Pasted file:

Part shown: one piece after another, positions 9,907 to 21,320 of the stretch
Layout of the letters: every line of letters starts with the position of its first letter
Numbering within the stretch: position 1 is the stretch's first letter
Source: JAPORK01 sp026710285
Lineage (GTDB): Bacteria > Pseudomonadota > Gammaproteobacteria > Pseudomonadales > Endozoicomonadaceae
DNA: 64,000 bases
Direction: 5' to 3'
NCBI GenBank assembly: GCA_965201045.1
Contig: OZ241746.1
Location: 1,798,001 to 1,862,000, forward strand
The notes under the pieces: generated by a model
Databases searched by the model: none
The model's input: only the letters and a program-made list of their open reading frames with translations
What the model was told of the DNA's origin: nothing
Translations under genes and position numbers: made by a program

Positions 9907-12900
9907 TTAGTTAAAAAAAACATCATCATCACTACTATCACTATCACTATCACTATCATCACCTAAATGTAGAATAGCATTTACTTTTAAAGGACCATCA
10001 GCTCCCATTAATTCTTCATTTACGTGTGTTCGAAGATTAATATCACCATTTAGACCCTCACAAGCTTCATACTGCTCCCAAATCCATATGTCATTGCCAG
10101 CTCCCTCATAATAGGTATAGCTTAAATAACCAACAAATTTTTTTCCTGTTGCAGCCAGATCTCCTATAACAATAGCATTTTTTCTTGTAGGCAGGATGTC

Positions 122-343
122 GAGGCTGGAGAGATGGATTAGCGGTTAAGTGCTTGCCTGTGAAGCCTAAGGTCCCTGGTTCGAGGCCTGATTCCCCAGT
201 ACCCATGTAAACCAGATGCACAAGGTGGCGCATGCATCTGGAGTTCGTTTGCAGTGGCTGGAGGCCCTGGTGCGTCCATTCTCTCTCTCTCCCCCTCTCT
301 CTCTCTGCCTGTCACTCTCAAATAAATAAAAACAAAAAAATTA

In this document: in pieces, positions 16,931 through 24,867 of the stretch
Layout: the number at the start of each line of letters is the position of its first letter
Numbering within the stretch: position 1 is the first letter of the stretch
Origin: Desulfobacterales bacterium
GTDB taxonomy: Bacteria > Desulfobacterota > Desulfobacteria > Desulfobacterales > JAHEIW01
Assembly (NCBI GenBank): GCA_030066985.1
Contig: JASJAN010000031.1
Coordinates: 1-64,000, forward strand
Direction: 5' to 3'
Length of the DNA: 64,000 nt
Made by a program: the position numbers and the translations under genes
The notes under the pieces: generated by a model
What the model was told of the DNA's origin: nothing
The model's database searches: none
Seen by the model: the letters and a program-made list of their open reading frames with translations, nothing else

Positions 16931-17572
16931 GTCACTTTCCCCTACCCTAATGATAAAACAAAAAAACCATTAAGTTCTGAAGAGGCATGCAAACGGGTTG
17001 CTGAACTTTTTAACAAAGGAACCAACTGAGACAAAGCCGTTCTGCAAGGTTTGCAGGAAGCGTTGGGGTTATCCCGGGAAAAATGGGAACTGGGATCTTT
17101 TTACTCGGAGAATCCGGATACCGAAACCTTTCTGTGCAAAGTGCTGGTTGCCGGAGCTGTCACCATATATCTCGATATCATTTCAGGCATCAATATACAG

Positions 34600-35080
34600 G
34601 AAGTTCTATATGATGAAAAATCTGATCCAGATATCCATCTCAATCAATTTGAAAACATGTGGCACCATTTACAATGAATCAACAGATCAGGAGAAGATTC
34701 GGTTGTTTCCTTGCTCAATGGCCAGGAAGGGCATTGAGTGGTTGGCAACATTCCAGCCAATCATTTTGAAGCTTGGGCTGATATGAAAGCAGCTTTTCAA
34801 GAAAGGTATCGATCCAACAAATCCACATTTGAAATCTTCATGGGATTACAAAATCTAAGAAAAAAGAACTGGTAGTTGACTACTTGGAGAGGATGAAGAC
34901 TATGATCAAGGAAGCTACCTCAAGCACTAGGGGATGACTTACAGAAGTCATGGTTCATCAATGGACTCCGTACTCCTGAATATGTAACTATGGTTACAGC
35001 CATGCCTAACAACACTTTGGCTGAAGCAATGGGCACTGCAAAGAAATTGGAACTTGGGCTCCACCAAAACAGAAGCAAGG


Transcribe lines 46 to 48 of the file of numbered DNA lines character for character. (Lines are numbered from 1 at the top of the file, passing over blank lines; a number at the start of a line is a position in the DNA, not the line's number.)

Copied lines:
34701 GGTTGTTTCCTTGCTCAATGGCCAGGAAGGGCATTGAGTGGTTGGCAACATTCCAGCCAATCATTTTGAAGCTTGGGCTGATATGAAAGCAGCTTTTCAA
34801 GAAAGGTATCGATCCAACAAATCCACATTTGAAATCTTCATGGGATTACAAAATCTAAGAAAAAAGAACTGGTAGTTGACTACTTGGAGAGGATGAAGAC
34901 TATGATCAAGGAAGCTACCTCAAGCACTAGGGGATGACTTACAGAAGTCATGGTTCATCAATGGACTCCGTACTCCTGAATATGTAACTATGGTTACAGC